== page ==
Department of Ethnic Studies
The Department of Ethnic Studies as it now exists is the result of 30 years of continuous evolution and development. Emerging at the end of the 1960s and borne out of demands for Bowling Green State University to seriously address national issues of race and ethnicity, an Ethnic Studies Committee was formed, by then-President William T. Jerome, in the Spring of 1970. Chaired by John Scott, who was then an instructor in Theatre, the result of the committee's work was the formation in July 1970 of the Ethnic Studies Program/Center, directed by Dr. Robert L. Perry. The stated purpose of the program was to "provide multicultural education and to improve racial balance in university course offerings" and an undergraduate degree program in Afro-American Studies was subsequently approved by the university's Academic Council in October 1971. As was the case with many nascent Ethnic Studies programs of the late 60s and early 70s, the primary concentration and focus of Bowling Green's Ethnic Studies curriculum was initially the African American experience. However, over the following few years the program addressed the broad spectrum of American ethnicities, and graduated its first class in the spring of 1975. Becoming a full department in the College of Arts and Sciences in 1979, Ethnic Studies increased and maintained its high profile and consistent efforts to encourage BGSU as an institution to respond to issues of diversity and multiculturalism. In 1985 Bowling Green's then President Paul Olscamp established a Minority Studies Committee which was chaired by Ethnic Studies Professor Ernest Champion and included both Dr. Rolando Andrade and Dr. Win Stone as serving members. The result of the Committee's report was the establishment in 1992 of the University's Cultural Diversity requirement that all students at BGSU take a class in multiculturalism. ETHN 101: Introduction to Ethnic Studies, amongst other courses offered by the department, plays a significant role in allowing students to fulfill this requirement.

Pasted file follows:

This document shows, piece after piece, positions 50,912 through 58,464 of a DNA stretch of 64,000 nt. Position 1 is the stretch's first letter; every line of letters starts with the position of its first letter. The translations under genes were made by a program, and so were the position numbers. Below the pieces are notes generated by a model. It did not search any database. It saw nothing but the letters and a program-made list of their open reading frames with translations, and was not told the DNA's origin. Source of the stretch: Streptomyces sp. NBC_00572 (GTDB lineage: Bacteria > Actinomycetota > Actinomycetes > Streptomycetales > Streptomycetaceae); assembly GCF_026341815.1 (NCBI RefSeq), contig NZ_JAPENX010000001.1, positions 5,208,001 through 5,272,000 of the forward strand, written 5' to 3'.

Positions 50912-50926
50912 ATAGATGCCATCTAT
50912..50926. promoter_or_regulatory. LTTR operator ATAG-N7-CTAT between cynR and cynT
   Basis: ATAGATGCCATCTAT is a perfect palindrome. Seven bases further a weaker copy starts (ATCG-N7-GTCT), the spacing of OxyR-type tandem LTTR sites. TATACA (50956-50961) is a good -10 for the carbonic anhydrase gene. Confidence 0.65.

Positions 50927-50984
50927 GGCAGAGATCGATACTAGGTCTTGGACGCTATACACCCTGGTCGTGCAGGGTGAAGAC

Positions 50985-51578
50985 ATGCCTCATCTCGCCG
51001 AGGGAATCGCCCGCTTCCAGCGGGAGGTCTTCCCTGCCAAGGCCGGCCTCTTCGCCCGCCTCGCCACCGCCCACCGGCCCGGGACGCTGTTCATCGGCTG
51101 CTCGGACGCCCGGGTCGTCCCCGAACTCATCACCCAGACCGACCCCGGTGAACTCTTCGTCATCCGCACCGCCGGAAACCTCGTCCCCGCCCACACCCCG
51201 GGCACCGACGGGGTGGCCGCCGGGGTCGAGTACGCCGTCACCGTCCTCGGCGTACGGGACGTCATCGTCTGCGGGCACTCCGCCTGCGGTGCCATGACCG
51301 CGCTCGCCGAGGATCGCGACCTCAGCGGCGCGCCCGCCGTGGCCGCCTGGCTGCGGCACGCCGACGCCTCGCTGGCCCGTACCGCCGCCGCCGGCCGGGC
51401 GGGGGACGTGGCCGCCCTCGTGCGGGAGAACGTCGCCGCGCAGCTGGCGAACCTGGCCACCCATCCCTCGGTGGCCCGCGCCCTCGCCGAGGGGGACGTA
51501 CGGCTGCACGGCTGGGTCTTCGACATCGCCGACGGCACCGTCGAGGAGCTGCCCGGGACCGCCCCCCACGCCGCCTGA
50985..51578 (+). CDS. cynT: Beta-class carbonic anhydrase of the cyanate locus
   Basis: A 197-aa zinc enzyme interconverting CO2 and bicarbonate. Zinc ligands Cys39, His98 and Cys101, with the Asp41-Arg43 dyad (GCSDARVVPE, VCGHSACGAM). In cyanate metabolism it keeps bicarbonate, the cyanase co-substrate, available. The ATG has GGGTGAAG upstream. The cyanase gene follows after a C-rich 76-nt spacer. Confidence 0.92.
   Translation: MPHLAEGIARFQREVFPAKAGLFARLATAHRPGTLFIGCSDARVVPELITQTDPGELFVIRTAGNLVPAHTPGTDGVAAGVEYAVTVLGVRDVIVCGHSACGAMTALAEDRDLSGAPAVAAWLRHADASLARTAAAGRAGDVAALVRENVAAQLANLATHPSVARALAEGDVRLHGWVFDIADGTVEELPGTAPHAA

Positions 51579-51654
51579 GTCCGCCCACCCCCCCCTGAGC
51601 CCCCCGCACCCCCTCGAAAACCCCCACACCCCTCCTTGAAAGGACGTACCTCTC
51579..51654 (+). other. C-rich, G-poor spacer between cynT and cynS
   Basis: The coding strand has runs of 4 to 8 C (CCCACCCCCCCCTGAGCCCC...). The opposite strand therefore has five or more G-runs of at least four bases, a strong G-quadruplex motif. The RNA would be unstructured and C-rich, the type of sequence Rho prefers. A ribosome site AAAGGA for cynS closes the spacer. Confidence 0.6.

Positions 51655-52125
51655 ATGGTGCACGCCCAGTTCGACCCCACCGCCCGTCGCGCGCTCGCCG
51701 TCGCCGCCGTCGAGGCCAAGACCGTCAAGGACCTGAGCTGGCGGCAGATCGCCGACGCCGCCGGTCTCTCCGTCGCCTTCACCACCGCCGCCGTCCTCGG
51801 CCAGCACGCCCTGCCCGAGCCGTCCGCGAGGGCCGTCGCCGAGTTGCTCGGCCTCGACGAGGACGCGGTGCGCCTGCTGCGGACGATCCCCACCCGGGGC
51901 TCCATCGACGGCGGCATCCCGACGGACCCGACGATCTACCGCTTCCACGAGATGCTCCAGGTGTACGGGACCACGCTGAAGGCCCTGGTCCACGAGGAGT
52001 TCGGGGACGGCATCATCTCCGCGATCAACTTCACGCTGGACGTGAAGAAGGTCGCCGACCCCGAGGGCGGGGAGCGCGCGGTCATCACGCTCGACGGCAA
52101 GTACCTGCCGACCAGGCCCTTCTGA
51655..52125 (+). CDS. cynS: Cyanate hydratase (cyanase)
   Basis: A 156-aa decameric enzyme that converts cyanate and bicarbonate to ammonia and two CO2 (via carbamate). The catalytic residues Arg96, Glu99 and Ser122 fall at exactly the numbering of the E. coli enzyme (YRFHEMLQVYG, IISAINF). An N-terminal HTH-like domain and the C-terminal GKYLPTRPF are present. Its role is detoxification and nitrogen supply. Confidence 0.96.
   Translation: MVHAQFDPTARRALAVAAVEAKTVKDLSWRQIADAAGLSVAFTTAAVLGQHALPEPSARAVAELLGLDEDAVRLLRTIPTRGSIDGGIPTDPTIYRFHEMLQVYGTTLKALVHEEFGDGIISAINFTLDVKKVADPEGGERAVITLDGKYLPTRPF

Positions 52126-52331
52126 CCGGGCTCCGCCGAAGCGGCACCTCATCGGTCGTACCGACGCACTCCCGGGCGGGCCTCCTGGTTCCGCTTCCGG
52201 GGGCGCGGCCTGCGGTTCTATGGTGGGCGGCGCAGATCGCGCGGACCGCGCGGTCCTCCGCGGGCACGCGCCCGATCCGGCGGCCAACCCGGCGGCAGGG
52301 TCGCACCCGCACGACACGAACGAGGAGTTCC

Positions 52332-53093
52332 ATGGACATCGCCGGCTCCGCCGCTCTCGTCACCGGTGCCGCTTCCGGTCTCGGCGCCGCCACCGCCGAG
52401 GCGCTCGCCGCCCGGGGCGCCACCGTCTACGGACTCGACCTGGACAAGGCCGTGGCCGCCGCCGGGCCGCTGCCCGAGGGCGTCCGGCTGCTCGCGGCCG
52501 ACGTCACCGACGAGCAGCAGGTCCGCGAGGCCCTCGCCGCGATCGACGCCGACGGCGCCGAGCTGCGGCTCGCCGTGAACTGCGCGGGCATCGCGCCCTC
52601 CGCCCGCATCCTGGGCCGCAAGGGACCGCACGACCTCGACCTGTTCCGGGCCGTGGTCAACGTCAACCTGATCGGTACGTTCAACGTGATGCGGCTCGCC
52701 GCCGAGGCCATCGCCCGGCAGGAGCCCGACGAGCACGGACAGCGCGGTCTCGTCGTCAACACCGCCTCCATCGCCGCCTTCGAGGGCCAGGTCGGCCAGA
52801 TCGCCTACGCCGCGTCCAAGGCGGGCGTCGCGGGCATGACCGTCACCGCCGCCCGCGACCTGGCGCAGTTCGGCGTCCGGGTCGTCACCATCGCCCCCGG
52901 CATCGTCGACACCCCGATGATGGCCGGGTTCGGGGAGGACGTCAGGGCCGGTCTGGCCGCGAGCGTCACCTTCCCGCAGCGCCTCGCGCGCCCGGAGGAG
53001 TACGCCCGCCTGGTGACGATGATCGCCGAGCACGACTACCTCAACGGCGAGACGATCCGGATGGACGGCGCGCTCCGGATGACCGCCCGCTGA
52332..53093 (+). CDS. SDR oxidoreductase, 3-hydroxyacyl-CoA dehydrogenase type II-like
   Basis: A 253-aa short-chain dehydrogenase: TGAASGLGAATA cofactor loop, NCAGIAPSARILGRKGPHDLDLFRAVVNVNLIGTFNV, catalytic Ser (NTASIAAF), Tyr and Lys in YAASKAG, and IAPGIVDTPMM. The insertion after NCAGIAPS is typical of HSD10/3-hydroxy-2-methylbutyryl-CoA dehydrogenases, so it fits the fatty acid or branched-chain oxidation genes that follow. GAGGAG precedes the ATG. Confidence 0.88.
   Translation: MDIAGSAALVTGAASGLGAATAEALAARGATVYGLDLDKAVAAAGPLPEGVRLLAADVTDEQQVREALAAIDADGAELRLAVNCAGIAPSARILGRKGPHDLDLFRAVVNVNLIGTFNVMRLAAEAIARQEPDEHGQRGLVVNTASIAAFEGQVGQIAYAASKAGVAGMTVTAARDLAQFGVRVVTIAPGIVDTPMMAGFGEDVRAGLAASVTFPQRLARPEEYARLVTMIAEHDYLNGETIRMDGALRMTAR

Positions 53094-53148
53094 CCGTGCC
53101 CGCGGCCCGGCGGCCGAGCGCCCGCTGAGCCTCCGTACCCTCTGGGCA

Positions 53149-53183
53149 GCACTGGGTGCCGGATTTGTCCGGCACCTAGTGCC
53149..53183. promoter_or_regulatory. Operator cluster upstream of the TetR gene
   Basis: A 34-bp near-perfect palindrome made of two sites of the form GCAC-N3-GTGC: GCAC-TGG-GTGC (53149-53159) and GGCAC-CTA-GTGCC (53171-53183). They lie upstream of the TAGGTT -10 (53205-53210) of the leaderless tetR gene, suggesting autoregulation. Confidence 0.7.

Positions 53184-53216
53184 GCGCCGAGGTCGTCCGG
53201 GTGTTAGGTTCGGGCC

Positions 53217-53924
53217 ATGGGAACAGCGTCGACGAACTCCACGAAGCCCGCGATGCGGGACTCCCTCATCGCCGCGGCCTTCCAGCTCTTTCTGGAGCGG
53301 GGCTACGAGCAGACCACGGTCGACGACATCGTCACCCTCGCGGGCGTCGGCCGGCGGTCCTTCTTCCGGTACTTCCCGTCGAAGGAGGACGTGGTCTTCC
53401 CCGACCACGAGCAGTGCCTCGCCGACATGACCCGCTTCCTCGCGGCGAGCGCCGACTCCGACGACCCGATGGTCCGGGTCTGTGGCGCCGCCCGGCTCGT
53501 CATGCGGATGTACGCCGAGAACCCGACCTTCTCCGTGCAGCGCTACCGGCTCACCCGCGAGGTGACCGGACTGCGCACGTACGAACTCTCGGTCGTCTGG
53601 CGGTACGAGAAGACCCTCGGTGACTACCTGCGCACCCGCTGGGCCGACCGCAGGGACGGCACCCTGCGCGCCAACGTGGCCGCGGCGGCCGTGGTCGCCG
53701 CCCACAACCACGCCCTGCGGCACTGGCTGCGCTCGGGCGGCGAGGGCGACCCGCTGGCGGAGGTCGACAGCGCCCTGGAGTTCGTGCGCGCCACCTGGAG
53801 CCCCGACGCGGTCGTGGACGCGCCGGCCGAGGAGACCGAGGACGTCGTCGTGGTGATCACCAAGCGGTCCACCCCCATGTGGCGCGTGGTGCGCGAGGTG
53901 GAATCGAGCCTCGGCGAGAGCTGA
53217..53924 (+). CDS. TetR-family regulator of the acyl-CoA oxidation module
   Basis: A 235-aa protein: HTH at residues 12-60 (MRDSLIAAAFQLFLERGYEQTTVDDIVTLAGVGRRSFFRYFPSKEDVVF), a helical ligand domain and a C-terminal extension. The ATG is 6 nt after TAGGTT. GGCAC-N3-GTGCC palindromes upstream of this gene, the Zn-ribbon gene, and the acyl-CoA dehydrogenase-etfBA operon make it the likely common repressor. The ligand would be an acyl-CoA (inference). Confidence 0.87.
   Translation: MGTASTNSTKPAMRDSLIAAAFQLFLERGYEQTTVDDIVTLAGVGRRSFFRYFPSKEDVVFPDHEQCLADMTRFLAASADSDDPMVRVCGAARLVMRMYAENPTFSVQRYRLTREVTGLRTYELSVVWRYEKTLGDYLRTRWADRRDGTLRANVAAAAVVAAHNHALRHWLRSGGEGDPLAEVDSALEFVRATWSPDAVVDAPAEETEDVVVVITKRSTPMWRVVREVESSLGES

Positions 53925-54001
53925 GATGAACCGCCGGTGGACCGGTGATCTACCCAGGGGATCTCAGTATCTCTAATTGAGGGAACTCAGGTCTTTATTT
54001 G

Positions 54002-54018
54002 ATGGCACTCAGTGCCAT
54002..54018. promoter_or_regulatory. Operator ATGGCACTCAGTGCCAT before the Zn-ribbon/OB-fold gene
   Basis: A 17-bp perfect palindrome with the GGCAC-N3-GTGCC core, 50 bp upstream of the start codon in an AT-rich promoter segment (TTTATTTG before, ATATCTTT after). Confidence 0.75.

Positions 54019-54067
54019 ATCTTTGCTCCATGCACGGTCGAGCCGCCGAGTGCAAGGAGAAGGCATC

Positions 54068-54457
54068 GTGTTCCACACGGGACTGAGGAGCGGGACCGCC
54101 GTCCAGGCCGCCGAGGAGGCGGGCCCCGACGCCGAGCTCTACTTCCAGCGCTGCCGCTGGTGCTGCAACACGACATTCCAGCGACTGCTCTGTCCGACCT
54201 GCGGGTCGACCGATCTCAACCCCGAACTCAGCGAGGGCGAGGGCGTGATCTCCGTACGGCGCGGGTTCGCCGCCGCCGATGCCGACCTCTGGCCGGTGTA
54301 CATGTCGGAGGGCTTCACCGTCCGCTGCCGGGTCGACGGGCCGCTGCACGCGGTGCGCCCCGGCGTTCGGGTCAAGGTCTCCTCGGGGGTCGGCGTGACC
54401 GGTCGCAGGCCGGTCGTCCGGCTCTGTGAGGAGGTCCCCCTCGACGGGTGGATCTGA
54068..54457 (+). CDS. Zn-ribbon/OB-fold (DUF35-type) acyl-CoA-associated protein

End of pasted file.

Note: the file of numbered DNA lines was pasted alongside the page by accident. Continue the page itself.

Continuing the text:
Having chaired the department for almost two decades, Dr. Perry retired in 1997. His replacement was Dr. Michael Martin, chair of the Department of Africana Studies at Wayne State University for six years. Dr. Martin came to the department with the intention of continuing and expanding the legacy of nearly thirty years of Ethnic Studies at BGSU. Just as the department evolved from a concentration on African American Studies into a broader emphasis on Ethnic Studies as a field, the department is now evolving from a focus on ethnicity and race in the United States to a broader comparative focus embracing the issues of globalization and international migrations, so increasingly important to understanding domestic issues.
There is, then, an important history and legacy which should inform what we are trying to do within the Ethnic Studies department. Our goals should be understood within this history of social change at the university and within society generally. At its best, our teaching of Ethnic Studies should be an encouragement to both our students, and ourselves, to think in new ways about old things such as: intergroup relations, identity, belief systems, history, politics, and society.